Former U.S. Attorney General and Florida gubernatorial candidate Janet Reno died Monday morning at the age of 78. According to CNN, Reno’s sister Maggy Hurchalla confirmed the news — stating that her sibling’s passing came after a prolonged battle with Parkinson’s disease. Reno first rose to prominence during the 1990s when President Bill Clinton appointed her to become the government’s first female top legal adviser, a position she held from 1993 to 2001.
Her Parkinson’s diagnosis, which came during Reno’s tenure as attorney general, made headlines in 1995 when the public first became aware of it. However, as the New York Times notes — both then, and in their obituary — complications from the debilitating neurological disorder didn’t prevent Reno from satisfying her highly demanding job in the Clinton administration.
Perhaps the greatest proof of this are the many high-profile events Reno’s office oversaw, and sometimes prosecuted, while the stalwart Floridian served. From the televised raid on a cult’s compound in Waco, Texas (which resulted in the deaths of 86 people) to the seizure of Cuban refugee Elián González in Miami, the eight years Reno spearheaded the Justice Department were fraught with triumph and turbulence alike.
Especially since, per the NYT, her relationship with the president was often “strained”:
Ms. Reno was never part of the Clinton inner circle, even though she served in the Clinton cabinet for two terms, longer than any attorney general in the previous 150 years. She was a latecomer to the team, and her political and personal style clashed with the president’s, particularly as she sought to maintain some independence from the White House.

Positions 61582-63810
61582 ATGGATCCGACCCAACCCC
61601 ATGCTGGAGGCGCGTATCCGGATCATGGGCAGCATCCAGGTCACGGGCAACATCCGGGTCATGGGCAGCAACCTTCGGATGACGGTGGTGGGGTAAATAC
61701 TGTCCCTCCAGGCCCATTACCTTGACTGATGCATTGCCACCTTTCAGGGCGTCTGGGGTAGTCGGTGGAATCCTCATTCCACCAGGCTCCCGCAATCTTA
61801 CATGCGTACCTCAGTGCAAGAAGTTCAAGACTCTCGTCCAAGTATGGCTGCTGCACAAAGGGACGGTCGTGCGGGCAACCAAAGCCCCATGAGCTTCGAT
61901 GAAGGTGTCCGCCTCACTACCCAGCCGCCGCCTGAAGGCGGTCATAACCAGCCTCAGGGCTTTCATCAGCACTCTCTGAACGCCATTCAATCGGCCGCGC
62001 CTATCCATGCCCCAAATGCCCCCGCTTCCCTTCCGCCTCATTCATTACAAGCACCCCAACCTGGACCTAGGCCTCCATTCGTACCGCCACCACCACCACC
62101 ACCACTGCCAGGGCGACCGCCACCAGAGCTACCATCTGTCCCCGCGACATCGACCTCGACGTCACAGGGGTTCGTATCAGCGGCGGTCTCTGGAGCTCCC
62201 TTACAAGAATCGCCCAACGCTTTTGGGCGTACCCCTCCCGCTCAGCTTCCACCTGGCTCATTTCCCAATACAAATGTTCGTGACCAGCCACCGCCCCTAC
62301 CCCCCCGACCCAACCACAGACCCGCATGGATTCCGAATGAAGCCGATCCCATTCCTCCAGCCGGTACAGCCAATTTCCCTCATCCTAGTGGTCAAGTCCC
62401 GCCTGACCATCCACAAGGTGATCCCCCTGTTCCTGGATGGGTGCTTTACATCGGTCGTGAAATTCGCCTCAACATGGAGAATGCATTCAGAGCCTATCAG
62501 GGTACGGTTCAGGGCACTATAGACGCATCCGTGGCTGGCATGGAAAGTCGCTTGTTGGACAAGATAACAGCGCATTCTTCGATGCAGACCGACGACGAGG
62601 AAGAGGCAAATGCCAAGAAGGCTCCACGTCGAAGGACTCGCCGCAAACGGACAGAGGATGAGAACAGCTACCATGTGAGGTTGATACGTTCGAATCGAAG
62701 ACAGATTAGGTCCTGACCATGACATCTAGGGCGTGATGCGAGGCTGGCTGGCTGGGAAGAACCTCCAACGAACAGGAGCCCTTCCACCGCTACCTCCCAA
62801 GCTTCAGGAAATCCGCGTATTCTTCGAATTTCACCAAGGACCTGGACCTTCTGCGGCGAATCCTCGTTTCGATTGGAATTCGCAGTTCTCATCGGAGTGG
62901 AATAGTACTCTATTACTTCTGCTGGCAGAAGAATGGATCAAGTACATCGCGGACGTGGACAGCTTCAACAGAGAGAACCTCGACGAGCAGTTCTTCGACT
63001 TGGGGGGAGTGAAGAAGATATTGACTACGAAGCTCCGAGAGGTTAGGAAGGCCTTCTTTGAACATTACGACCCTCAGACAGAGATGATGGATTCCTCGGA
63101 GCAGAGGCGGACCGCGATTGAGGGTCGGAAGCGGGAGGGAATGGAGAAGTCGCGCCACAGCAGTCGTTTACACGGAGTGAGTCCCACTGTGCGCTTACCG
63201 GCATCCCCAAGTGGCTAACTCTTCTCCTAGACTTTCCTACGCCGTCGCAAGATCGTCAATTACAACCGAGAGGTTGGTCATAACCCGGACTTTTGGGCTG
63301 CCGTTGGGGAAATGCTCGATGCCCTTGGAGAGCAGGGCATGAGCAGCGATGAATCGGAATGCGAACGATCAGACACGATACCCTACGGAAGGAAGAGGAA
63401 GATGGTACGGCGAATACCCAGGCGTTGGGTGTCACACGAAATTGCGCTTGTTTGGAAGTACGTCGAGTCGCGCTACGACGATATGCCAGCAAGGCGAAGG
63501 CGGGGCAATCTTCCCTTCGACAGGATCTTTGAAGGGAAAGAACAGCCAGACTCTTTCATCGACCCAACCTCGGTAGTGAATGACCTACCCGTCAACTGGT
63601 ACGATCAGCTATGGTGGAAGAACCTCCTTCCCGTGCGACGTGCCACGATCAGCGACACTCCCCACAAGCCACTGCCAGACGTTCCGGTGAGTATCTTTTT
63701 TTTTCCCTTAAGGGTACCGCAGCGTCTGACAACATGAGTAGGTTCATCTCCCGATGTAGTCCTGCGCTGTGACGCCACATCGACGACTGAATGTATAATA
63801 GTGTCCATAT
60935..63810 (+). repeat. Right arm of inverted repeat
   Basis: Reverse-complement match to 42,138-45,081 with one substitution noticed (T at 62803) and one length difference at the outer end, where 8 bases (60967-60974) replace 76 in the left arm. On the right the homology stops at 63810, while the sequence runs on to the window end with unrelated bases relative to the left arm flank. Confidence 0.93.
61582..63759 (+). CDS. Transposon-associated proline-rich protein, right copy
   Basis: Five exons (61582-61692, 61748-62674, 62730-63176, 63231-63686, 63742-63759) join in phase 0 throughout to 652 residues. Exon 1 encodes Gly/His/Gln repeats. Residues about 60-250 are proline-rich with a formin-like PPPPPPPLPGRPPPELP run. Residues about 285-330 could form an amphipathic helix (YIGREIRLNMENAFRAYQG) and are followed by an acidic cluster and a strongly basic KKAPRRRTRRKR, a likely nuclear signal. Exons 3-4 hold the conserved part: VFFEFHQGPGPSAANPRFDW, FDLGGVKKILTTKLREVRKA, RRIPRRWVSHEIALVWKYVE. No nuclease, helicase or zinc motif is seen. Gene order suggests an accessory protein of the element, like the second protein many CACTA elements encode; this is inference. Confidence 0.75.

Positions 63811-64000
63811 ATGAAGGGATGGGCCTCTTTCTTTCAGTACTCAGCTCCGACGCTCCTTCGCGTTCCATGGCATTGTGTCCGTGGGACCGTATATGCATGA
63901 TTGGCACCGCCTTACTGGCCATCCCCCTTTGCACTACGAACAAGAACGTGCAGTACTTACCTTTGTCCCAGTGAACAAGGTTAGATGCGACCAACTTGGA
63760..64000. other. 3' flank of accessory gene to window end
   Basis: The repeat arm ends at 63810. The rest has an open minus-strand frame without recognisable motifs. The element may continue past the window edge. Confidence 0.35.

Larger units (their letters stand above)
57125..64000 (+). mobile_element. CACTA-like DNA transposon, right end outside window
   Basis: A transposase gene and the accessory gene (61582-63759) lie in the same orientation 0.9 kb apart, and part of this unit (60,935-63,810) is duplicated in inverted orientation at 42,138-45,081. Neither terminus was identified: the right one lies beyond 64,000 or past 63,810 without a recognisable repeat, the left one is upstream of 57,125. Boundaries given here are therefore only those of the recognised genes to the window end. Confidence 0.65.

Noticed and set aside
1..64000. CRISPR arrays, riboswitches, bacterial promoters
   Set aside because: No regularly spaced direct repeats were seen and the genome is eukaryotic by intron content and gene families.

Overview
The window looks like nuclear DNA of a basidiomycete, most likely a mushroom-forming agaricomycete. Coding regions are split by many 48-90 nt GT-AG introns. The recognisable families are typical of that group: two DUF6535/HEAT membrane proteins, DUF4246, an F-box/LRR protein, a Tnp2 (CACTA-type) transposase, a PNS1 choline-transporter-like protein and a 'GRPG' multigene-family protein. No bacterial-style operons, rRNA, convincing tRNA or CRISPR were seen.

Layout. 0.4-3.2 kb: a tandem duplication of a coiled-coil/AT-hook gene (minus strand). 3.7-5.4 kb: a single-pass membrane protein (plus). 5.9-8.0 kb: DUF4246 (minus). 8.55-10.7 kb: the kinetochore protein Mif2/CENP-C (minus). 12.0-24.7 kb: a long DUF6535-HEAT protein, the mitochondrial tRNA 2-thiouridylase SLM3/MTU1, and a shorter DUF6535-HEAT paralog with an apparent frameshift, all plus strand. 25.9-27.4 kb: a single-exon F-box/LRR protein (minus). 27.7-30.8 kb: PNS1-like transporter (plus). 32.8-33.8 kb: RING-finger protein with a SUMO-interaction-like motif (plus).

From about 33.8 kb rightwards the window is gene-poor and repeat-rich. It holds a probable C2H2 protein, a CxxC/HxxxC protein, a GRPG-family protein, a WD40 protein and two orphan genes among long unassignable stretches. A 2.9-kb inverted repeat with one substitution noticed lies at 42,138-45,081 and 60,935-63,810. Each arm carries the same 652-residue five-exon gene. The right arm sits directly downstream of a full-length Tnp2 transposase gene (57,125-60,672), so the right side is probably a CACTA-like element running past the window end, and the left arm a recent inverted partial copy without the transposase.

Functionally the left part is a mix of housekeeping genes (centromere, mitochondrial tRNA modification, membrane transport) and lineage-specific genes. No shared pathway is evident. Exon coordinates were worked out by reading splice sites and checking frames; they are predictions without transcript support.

Nor was Reno’s association with the Clintons helped by her decision to allow what became known as the Whitewater investigation take place. Despite this, President Clinton appointed Reno to the post again during his second term, and she went on to become the longest-serving attorney general in American history.
She was also a popular subject of parody throughout the decade, especially on television programs like South Park and Saturday Night Live. Former SNL cast member Will Ferrell‘s impression of Reno appeared often in a segment called “Janet Reno’s Dance Party,” in which the attorney general danced with the show’s guests and — in Rudy Giuliani‘s case — sometimes boxed with them.